Sunday, January 9

Session 1A

9:00 AM-10:40 AM
Room: Gold Rush A

9:00 e-Approximate Linear Programs: New Bounds and Computation
Daniel Bienstock, Columbia University
9:25 Orthogonal Graph Drawing with Constraints
Markus Eiglsperger, Universität Tübingen, Germany; Ulrich Fößmeier, Tom Sawyer Software; and Michael Kaufmann, Universität Tübingen, Germany
9:50 Fast Practical Solution of Sorting by Reversals
Alberto Caprara, Universitŕ di Bologna, Italy; Giuseppe Lancia, Universitŕ di Padova, Italy; and See Kiong Ng, Smithkline Beecham Pharmaceuticals R&D, United Kingdom
10:15 Commuting with Delay Prone Buses
Mayur Datar, Stanford University; and Abhiram Ranade, Indian Institute of Technology-Bombay, India

Session 1B

9:00 AM-10:40 AM
Room: Oregon/Nevada

9:00 Coloring Non-uniform Hypergraphs: A New Algorithmic Approach to the General Lovász Local Lemma
Artur Czumaj and Christian Scheideler, Paderborn University, Germany
9:25 On the Complexity of Bicoloring Clique Hypergraphs of Graphs
J. Kratochvil, Charles University, Czech Republic; and Zs. Tuza, Hungarian Academy of Sciences, Hungary
9:50 Weakly Chordal Graph Algorithms via Handles
Ryan Hayward, University of Alberta, Canada; Jeremy Spinrad, Vanderbilt University; and R. Sritharan, Indiana State University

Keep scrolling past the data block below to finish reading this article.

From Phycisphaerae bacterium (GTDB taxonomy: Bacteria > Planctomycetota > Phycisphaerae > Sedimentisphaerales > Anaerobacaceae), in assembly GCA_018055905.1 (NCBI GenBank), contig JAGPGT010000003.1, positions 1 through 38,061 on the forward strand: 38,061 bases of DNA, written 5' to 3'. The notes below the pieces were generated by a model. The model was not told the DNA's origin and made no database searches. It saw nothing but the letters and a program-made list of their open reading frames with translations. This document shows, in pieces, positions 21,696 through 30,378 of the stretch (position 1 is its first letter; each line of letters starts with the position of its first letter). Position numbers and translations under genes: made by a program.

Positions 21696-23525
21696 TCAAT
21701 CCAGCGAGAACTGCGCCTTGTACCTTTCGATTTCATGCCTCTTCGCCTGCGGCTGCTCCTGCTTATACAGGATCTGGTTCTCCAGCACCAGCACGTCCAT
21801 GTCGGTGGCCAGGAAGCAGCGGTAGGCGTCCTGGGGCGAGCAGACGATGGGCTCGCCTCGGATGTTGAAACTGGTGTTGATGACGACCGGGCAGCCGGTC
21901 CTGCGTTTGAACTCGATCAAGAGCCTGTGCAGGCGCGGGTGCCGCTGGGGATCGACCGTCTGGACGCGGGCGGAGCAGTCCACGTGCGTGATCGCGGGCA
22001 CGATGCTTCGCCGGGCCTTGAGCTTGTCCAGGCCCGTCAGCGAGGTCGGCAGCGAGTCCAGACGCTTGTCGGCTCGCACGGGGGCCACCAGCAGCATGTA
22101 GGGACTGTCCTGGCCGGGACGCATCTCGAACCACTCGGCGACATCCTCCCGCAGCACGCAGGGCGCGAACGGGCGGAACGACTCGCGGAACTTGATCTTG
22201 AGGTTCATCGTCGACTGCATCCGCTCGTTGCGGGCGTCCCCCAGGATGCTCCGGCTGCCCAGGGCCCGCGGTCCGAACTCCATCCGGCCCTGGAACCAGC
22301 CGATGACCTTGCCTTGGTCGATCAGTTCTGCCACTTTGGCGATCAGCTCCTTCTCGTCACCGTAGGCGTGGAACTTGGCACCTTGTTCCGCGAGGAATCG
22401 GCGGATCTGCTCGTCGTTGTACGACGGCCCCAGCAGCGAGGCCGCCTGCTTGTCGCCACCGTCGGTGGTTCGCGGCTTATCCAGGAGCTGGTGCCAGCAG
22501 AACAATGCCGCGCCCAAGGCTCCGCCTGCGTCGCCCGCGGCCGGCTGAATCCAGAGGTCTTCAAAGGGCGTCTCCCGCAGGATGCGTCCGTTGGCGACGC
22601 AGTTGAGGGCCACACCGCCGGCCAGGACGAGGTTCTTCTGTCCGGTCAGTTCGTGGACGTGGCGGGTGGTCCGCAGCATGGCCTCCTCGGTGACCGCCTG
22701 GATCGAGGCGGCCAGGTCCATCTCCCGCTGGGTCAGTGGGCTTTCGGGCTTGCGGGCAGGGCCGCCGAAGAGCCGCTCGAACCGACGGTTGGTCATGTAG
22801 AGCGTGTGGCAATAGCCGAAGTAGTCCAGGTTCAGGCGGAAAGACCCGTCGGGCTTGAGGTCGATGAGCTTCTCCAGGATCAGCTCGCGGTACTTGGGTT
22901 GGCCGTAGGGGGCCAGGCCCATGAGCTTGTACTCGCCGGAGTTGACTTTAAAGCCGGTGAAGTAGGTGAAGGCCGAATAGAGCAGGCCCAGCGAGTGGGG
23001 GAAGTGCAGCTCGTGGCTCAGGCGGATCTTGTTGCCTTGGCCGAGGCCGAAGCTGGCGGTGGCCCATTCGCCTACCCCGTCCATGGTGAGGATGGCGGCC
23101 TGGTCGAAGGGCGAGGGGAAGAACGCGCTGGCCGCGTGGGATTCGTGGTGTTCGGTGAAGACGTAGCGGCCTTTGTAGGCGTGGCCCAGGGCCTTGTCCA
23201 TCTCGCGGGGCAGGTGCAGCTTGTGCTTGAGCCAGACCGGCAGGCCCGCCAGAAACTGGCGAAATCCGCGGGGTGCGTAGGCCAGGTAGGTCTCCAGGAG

10:15 Recognizing Dart-Free Perfect Graphs
V. Chvátal, Rutgers University; J. Fonlupt, Université Pierre et Marie Curie, France; L. Sun and A. Zemirline, Université de Bretagne Occidentale, France

Session 1C

9:00 AM-10:40 AM
Room: Gold Rush B

9:00 An Optimal Algorithm for Hyperplane Depth in the Plane
Stefan Langerman and William Steiger, Rutgers University
9:25 On Heilbronn's Problem in Higher Dimension
Hanno Lefmann, Universität Dortmund, Germany
9:50 Finding Minimal Triangulations of Convex 3-Polytopes is NP-Hard
Alexander Below, ETH-Zurich, Switzerland; Jesús A. De Loera, University of California, Davis; and Jürgen Richter-Gebert, ETH-Zurich, Switzerland
10:15 A Point-Placement Strategy for Conforming Delaunay Tetrahedralization
Michael Murphy, University of Maryland, College Park and Los Alamos National Laboratory; David M. Mount, University of Maryland, College Park; and Carl W. Gable, Los Alamos National Laboratory

Session 2: Invited Presentation
Digraph Minors and Algorithms